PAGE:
BY SHAUN TREAT
We sure do love Women’s History Month ‘cuz it’s the perfect opportunity to celebrate some of the amazing Denton ladies in our storied past! Last year we profiled several notable Denton Damsels and City Foremothers, as well as the amazing moms who desegregated Denton schools, with the promise of even more trailblazing tales of glory from back in the day. Let's get to some of those newer tales right now...
It began with a pretty straight-forward question from then-sixth-grader Elise Clements: Who started the first Girl Scout troop in Denton? The answer would turn into a two-year project that resulted in a prestigious Girl Scout Silver Award and a 2015 Texas Historic Marker here in Denton. Beulah Ann Harriss came to Denton in 1914, when there were only four buildings, 17 faculty and less than 600 students at North Texas State Normal College. She later recalled that at the time of her arrival, all she had to work with was a piano with missing keys, a set of dumbells, and three strikes against her: She was born a Yankee, she was a young woman, and she made the resentful girls wear 10-lbs bloomers while playing sports (seriously). Harriss became the first Girl Scout in Texas when she moved from Nebraska to become NTSNC’s first women’s physical education instructor, a position she held for 46 years before retiring in 1960. An incredible athlete who coached an undefeated TX State Champions basketball team for 3 years from 1918-1920, she helped start and organize several women’s athletic organizations and clubs while teaching every sport except football.
When the DudeBros-against-uppitty-wimminfolk on the Texas Board of Regents banned women’s intercollegiate athletics in 1925, Miss Beulah defiantly formed a Women’s Athletic Association for intramural sports on campus then also became the charter member and President of the Texas State Physical Education Association in 1933. Harriss was inducted into the University of North Texas Athletic Hall of Fame in 1987, ten years after her death at the age of 88. In the midst of the Progressive Era, and as the nation was expanding by adding the states of New Mexico and Arizona—but before women had the right to vote—the Girl Scouts were founded in 1912 with an emphasis on inclusiveness, the outdoors, self-reliance, and civic service. Beulah Harriss and her college companion Della Marie Clark were among those pioneer Scouts who then established the first North Texas Girl Scout Troop in 1917, a lifelong association that has earned her infamy, thanks to young Elise Clements’ curiosity and perseverance! Go Girl Scout Power!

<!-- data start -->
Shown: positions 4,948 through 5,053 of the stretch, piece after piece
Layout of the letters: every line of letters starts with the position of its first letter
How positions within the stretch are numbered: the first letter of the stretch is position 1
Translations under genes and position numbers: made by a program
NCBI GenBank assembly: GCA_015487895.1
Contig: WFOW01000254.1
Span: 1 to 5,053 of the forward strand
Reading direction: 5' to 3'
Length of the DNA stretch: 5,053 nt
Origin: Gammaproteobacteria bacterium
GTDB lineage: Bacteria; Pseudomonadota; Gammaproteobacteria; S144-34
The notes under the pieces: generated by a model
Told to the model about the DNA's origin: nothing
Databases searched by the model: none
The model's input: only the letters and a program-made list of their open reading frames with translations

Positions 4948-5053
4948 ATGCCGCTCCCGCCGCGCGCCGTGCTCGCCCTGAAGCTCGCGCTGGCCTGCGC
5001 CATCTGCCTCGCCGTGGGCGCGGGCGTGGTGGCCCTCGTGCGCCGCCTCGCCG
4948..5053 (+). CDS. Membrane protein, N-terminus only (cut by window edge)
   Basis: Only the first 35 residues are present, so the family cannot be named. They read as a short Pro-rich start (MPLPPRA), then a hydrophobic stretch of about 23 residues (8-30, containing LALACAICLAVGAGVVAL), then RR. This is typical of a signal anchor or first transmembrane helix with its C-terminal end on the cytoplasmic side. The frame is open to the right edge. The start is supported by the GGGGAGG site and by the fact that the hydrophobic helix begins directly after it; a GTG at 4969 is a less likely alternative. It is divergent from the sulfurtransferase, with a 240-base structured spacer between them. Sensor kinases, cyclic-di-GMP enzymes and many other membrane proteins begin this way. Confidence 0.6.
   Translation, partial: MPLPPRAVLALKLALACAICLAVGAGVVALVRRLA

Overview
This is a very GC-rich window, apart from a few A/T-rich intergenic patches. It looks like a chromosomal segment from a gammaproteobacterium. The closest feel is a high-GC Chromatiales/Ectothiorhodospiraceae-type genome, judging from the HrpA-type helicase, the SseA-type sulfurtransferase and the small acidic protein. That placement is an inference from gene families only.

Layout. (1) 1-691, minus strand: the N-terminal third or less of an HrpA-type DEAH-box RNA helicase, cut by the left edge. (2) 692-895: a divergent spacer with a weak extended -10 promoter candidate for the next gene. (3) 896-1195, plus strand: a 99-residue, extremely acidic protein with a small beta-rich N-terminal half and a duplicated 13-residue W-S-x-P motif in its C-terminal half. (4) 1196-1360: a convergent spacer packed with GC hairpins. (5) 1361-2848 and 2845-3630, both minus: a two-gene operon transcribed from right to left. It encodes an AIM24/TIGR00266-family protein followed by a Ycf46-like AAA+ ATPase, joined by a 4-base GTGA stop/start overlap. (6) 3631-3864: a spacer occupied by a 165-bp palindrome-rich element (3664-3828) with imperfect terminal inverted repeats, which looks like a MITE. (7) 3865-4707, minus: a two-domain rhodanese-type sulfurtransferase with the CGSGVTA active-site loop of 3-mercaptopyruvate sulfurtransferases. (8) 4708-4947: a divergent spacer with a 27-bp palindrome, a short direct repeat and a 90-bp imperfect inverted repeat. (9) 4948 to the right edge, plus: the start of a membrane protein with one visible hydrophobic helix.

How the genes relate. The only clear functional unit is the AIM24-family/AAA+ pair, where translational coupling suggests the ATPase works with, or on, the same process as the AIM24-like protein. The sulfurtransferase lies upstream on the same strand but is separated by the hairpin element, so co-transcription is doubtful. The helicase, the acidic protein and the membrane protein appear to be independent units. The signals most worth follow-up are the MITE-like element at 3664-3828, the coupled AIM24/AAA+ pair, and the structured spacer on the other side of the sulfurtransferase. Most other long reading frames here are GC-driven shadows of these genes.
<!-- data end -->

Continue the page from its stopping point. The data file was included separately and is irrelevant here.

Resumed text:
Another female firebrand of that era was Annie Webb Blanton, who served on the NTSNC English faculty from 1901-1918 as she made her reputation as a butt-kicking Suffragette. She was an author who taught Grammar and Composition as well as the Debate Team while in Denton, but it was her fiery speech at the 1916 Texas State Teacher’s Association meeting in Fort Worth that made her infamous. Demanding more leadership opportunities for women, Blanton angrily denounced: “How long are the functions of the women of the State Teachers’ Association to be limited to paying a dollar to support its activities and to that of acting as audience and applause?” She left the meeting a surprise President-Elect of the organization, the first woman voted into that position who soon democratized TSTA bylaws despite sexist backlash. When women were finally granted the right to vote in Texas primaries in 1918, Blanton ran for State Superintendent of Public Instruction in a bitter campaign that saw her accused of being an Atheist proxy for sinister forces. Yet Blanton prevailed, becoming the first woman in Texas to be elected to a statewide office, and used her two terms to establish a system of free textbooks, revise teacher certification laws, raise teacher salaries, and rewrite tax rates supporting public education. She ran for the U.S. Congressional seat from Denton County in 1922, unsuccessfully, but went on to earn her MA and PhD as she continued to be an educational leader by founding the national Delta Kappa Gamma Society for Women Teachers in 1929. Good grief, y’all think you stay busy?!?